Bernalillo County commissioners are scheduled to vote on a sick leave law this evening. What’s the hurry?
In an ideal world, they would leave that voting to their bosses, the taxpayers who reside in their five districts.
They would deliver them an ordinance that addresses the concerns of businesses as well as their employees. And they would have collaborated with the city of Albuquerque and surrounding metro-area communities to avoid a patchwork system that penalizes business for being on the wrong side of a city/town/village limit line.
All that takes time – more than the five weeks or so between this bill’s introduction and this commission vote. Instead, the item remains up for a vote today, with the meeting slated for an early 4 p.m. start because of the anticipated outpouring of public comment. That outpouring is to be expected as the commission canceled a public meeting on the topic with little notice. That makes the rush all the more suspect.
Ernie C’de Baca, who heads the Albuquerque Hispano Chamber of Commerce, made a strong case in an op-ed he wrote in Monday’s Journal that “every day, (Hispanic business owners) work hard, long hours to achieve the American dream of owning a successful business that can provide for their families and the families of their employees,” and “this ordinance will create hardships not only for small businesses, but also for the communities they serve. The financial hardships of administrative costs for tracking leave, paying for sick leave, and potential for meritless lawsuits will force these owners to close their doors.”
The Greater Albuquerque Chamber of Commerce has also come out against the plan, and both chambers sent out calls to action to get members to attend today’s vote. Their concerns have merit. Running small companies out of business won’t do anything to help their erstwhile employees.
So while it’s promising Commissioner Maggie Hart Stebbins – one of the sponsors – says discussions with multiple business owners and groups will likely lead to amendments, the best course would be to give everyone time to study those amendments before rushing to a vote.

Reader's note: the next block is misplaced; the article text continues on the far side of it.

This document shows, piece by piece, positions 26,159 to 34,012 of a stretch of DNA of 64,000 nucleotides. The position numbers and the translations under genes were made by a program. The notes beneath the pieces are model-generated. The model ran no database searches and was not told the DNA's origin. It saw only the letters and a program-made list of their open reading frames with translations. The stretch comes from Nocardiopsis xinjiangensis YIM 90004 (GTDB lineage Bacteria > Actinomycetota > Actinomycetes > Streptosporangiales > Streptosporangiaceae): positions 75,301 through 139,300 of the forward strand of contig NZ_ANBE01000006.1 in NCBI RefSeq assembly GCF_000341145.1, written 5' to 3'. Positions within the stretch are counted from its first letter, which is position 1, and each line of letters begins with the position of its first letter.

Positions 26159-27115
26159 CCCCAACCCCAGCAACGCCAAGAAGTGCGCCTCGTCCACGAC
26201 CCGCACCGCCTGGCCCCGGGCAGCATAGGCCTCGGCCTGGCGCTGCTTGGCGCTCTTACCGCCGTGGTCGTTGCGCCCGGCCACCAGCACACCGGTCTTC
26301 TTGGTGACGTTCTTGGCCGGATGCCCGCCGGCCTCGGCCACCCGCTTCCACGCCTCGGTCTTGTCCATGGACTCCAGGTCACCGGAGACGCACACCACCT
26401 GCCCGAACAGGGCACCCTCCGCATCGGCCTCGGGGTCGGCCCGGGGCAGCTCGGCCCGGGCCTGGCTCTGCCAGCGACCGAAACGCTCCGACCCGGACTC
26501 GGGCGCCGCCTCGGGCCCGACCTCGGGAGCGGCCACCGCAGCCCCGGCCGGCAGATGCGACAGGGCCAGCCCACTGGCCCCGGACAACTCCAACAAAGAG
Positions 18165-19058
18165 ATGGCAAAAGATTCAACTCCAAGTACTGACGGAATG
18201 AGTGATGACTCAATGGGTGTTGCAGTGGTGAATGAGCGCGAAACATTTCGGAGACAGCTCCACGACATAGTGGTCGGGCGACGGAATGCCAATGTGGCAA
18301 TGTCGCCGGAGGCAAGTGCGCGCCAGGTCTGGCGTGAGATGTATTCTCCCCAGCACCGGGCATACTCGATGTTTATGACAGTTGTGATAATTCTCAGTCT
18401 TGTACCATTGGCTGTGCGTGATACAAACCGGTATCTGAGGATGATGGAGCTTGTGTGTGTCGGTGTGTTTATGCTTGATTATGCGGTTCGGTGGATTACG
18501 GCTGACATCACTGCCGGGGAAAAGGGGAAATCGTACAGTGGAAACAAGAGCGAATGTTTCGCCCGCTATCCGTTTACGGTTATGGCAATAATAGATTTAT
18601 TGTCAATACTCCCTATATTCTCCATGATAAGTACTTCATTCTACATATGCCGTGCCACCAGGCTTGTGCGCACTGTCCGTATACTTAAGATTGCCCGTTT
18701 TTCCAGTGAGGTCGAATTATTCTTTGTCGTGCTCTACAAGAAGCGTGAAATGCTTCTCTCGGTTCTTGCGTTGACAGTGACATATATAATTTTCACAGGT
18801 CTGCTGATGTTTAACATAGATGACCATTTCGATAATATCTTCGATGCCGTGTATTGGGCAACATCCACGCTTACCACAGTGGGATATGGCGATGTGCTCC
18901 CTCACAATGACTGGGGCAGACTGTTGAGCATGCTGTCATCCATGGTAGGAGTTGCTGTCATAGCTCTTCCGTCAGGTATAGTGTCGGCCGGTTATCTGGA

As written, the proposed ordinance is nearly identical to one narrowly struck down by Albuquerque voters two years ago. It goes too far and would require businesses with two or more employees in the unincorporated county:
• To track and provide sick leave pay, even if they are truly a mom-and-pop (and nobody else) shop.
• To include temporary and seasonal employees, from summer interns to holiday gift-wrappers.
• To provide leave not just for workers to claim for themselves or immediate family, but non-family as well.
• To create a specific benefit for operations in the unincorporated portions of the county, irrespective of their business operations elsewhere,
Myriad problems in the proposal do a disservice to workers it purports to protect and will do the reverse, prompting layoffs, cutbacks and price hikes that slash customer volume. Hart Stebbins and co-sponsor Debbie O’Malley (whom C’de Baca says ignored requests to meet) and their colleagues should take that to heart.
Metro-area workers need sick leave crafted carefully with as much community input as possible. It’s in everyone’s best interest for commissioners to go into this meeting with ears and minds open, take proposed amendments and then defer any vote to give the public sufficient time to study the proposed changes and weigh in.
This editorial first appeared in the Albuquerque Journal. It was written by members of the editorial board and is unsigned as it represents the opinion of the newspaper rather than the writers.